Quick. What comes to mind when you hear the words “Latin music”?
Ricky Martin aside, in Southern California, probably Mexican regional forms such as mariachi, banda and norten~o. But in Miami it would probably be the Cuban son, or the Puerto Rican take on it, known as salsa, or Haitian compa. In Texas, the cumbia stylings of tejano might be served up as “Latin music,” while in New York the category would include Dominican merengue, rap, and rock en espanol.
Truth is, there are as many genres of “Latin music” as there are of “American” music. And at Sunday’s 10th annual Bud Light Cinco de Mayo Festival at the Whittier Narrows Recreation Area in South El Monte, attended by 120,000 people, the diversity of Latin music was more apparent than in past years, as acts from several nations performed in a wide range of styles.
In the past, this most Mexican of holidays has generally been celebrated with uniformly Mexican sounds. But as the Latino population in the U.S. becomes more diverse--and as roughly 30 million multiracial people with roots in two dozen nations are increasingly united through the “Latino” label--musical tastes, and even Latino identity, are opening up.
In the Los Angeles area, where Mexican roots still dominate the Latino population, the presence at Whittier Narrows of merengue, rock and cumbia represented more than just a good time. It represented a slow shift in the way this area’s Latinos look at themselves.
The show’s opening act, a local tejano group called Cindy y Los Cholos, performed the mixture of American pop, country, Central American cumbia and ranchera music that Selena made famous.
The second group was the energetic Los Tiranos del Norte, a norten~o band from Mexico whose nostalgic, doo-wop harmonies are anchored by accordion riffs and polka beats. Norten~o, like tejano, has its roots in Mexican conjunto music, which developed in the Southwest at the turn of the century. Conjunto and its offshoots strongly reflect the presence of German, Czech and Polish immigrants who worked the railroads in the area.
The third act featured Mexican pop singer Graciela Beltran fronting a rowdy banda group. Banda, a relative newcomer to the Mexican music scene, takes the trumpets of mariachi and the tubas of polka to the extreme, mixing them with other blaring brass instruments and a pounding bass drum. The result sounds like the circus coming to town, and many at the festival said banda was a taste they had yet to acquire.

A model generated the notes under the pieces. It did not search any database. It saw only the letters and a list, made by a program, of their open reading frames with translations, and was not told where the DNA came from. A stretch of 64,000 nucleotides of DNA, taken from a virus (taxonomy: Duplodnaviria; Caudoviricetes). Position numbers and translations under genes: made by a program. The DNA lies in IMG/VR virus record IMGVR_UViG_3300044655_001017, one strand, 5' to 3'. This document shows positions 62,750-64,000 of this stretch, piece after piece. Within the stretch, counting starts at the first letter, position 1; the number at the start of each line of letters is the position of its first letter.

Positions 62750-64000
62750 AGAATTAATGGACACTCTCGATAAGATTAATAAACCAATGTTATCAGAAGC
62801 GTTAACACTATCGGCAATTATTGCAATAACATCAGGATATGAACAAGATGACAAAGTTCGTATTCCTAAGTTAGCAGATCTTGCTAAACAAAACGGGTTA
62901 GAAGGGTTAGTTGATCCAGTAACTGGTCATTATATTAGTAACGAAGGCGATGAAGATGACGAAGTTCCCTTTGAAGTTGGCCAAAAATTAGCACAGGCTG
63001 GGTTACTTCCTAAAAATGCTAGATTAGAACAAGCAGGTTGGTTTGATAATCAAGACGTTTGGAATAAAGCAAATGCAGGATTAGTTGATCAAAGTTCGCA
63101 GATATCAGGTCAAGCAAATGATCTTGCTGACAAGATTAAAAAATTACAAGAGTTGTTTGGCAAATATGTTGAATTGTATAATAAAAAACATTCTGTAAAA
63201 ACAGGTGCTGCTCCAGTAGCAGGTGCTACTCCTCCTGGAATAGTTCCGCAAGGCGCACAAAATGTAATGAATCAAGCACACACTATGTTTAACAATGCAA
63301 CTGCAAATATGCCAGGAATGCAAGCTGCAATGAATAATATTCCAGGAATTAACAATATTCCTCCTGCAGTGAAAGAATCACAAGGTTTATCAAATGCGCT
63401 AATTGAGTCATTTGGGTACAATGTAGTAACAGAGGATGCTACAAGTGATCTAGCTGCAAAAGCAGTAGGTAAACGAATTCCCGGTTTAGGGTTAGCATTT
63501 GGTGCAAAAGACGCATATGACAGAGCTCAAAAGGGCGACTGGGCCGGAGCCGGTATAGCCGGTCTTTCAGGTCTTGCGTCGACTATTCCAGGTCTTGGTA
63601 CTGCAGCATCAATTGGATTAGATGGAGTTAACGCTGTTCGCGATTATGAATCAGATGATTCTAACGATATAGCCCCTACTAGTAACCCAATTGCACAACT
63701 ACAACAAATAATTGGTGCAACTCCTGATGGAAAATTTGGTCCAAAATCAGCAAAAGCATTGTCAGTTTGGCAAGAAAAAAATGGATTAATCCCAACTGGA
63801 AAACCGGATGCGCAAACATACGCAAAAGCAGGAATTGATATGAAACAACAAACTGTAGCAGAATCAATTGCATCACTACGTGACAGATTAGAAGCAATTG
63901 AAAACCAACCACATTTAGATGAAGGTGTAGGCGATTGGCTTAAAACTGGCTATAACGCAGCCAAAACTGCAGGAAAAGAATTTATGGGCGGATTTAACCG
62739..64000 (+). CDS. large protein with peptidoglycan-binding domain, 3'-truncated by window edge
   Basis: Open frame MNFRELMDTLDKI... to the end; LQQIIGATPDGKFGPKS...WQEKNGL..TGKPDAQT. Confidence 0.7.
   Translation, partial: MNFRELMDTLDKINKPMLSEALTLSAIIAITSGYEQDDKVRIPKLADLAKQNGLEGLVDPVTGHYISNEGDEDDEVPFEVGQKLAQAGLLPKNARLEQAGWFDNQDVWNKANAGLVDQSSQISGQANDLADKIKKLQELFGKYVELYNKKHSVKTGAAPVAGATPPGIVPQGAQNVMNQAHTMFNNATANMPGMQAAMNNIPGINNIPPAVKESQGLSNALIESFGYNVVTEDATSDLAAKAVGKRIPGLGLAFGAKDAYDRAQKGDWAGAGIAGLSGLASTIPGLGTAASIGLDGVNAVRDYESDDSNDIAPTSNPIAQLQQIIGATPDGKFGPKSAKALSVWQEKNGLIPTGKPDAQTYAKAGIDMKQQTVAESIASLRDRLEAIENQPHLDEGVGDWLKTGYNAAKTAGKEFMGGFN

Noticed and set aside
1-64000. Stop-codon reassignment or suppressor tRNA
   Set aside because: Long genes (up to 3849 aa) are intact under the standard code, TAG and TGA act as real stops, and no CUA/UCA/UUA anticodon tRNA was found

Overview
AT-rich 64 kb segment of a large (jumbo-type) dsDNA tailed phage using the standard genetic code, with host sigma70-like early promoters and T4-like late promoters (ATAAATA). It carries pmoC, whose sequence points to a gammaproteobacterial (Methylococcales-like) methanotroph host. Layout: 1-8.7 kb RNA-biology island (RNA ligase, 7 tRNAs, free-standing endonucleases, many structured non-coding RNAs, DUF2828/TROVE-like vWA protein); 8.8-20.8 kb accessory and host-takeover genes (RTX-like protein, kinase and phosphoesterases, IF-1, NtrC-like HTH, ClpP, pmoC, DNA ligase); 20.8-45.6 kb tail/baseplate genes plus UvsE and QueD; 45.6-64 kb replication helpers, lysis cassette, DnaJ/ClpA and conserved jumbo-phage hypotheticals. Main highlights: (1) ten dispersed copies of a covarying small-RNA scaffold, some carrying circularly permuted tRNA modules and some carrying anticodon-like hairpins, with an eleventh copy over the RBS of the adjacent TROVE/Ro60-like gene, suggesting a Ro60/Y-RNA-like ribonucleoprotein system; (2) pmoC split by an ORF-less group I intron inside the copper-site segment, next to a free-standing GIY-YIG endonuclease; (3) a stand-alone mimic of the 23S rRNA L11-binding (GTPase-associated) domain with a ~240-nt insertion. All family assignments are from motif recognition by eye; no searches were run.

Young Colombian trio singers Los Tri-O took the stage next, performing traditional acoustic standards made famous by Mexican groups such as Los Panchos, but wearing stylish white linen suits in their trademark modern twist on the old genre.
They, in turn, were followed by Juan Luis Guerra, a legendary Dominican songwriter and singer whose merengue and bachata songs are at once brainy and danceable. Interestingly, the definitive merengue mambos played by alto and tenor saxophones were historically the domain of the accordion, brought to Hispanola by French and German immigrants, while the double-headed tambora drum is a West African relic.
Puerto Rican singer Mayra sang disco medleys in Spanish and was followed by the most popular act of the day, Colombian rock singer and songwriter Shakira, who includes Arabic lyrics in some songs. Shakira was then followed by Rocio Durcal, Spain’s reigning queen of ballads, whose entrance was heralded by the release of hundreds of live doves.
Toward the back of the gigantic field, Dulce Solis, 24, of Long Beach, sat on a blanket with her two young sons and her parents, admiring the lineup. She said she has been coming to this and other Cinco de Mayo celebrations with her family in the Los Angeles area most of her life, and that this year the music seemed different.
“It’s more active,” Solis said. “It used to be just slow music and mariachis, stuff our parents liked. This time you have everybody dancing. It feels younger.”
Pio Ferro, programming director for KLVE-FM (107.5), one of three radio station sponsors of the festival, explained why he and other organizers chose the diverse lineup.
“There a demand for different kinds of music,” Ferro said. “There’s a lot of crossover in styles now that you didn’t have before.”
The diversity was not lost on Iselsa Hache, who with her cousin Miguel DeFrias stood in the crowd waving an enormous Dominican flag.
“I feel like every day [Latinos in Los Angeles] are learning more about different types of music and people,” said Hache, who also said it used to be hard to find merengue on local radio. Now, Saturday nights on KLVE are devoted to tropical genres.
“An all-tropical station still wouldn’t survive here,” said Ferro. “But in a few years, who knows?”